Uttamah purushas tvanyah paramatmetyudahritah , yo lokatrayam avishaya bibhartyavyayaıshvarah,” But other than these two is that highest spirit called the supreme Self, who enters the three worlds and upbears them, the imperishable Lord.” This verse is the keyword of the Gita’s reconciliation of these two apparently opposite aspects of our existence. The idea of the Purushottama has been prepared, alluded to, adumbrated, assumed even from the beginning, but it is only now in the fifteenth chapter that it is expressly stated and the distinction illuminated by a name. And it is instructive to see how it is immediately approached and developed. To ascend into the divine nature, we have been told, one must first fix oneself in a perfect spiritual equality and rise above the lower nature of the three gunas. Thus transcending the lower Prakriti we fix ourselves in the impersonality, the imperturbable superiority to all action, the purity from all definition and limitation by quality which is one side of the manifested nature of the Purushottama, his manifestation as the eternity and unity of the self, the Akshara. But there is also an ineffable eternal multiplicity of the Purushottama, a highest truest truth behind the primal mystery of soul manifestation. The Infinite has an eternal power, an unbeginning and unending action of his divine Nature, and in that action the miracle of soul personality emerges from a play of apparently impersonal forces, prakritir jıvabhuta. This is possible because personality too is a character of the Divine and finds in the Infinite its highest spiritual truth and meaning. But the Person in the Infinite is not the egoistic, separative, oblivious personality of the lower Prakriti; it is something exalted, universal and transcendent, immortal and divine. That mystery of the supreme Person is the secret of love and devotion. The spiritual person, purusha, the eternal soul in us offers itself and all it has and is to the eternal Divine, the supreme Person and Godhead of whom it is a portion, ansha. The completeness of knowledge finds itself in this self-offering, this uplifting of our personal nature by love and adoration to the ineffable Master of our personality and its acts; the sacrifice of works receives by it its consummation and perfect sanction. It is then through these things that the soul of man fulfills itself most completely in this other and dynamic secret, this other great and intimate aspect of the divine nature and possesses by that fulfilment the foundation of immortality, the supreme felicity and the eternal Dharma. And having so stated this double requisite, equality in the one self, adoration of the one Lord, at first separately as if they were two different ways of arriving at the Brahmic status, brahmabhuyaya,—one taking the form of quietistic sannyasa, the other a form of divine love and divine action,—the Gita proceeds now to unite the personal and the impersonal in the Purushottama and to define their relations. For the object of the Gita is to get rid of exclusions and separative exaggerations and fuse these two sides of knowledge and spiritual experience into a single and perfect way to the supreme perfection.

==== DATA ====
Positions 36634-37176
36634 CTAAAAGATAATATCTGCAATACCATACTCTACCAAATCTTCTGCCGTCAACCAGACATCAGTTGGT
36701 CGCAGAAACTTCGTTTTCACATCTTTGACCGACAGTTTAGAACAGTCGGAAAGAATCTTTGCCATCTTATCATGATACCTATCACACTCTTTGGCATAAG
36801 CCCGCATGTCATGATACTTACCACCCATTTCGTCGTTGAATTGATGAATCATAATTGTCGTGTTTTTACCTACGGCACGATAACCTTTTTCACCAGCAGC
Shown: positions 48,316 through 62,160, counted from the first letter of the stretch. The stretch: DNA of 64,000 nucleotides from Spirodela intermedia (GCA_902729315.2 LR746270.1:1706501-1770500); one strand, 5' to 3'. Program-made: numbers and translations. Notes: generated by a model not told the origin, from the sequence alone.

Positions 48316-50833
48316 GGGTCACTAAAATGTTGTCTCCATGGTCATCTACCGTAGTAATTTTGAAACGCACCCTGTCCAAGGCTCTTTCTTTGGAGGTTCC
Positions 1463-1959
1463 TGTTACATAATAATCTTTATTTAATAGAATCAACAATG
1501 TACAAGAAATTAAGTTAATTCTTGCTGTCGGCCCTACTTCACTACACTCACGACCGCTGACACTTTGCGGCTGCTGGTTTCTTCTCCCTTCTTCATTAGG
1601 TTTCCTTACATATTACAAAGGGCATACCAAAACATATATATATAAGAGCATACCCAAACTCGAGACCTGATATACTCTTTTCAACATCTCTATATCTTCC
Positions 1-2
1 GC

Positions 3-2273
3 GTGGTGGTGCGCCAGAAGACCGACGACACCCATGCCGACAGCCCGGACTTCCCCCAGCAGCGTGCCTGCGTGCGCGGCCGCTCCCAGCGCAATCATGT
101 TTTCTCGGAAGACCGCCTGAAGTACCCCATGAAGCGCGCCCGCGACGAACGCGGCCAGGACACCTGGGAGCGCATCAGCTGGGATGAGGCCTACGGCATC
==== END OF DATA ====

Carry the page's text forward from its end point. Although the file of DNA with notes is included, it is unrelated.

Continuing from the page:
Source:- Eassays on Gita , Chapter XV- The Three Purushas, by Sri Aurobindo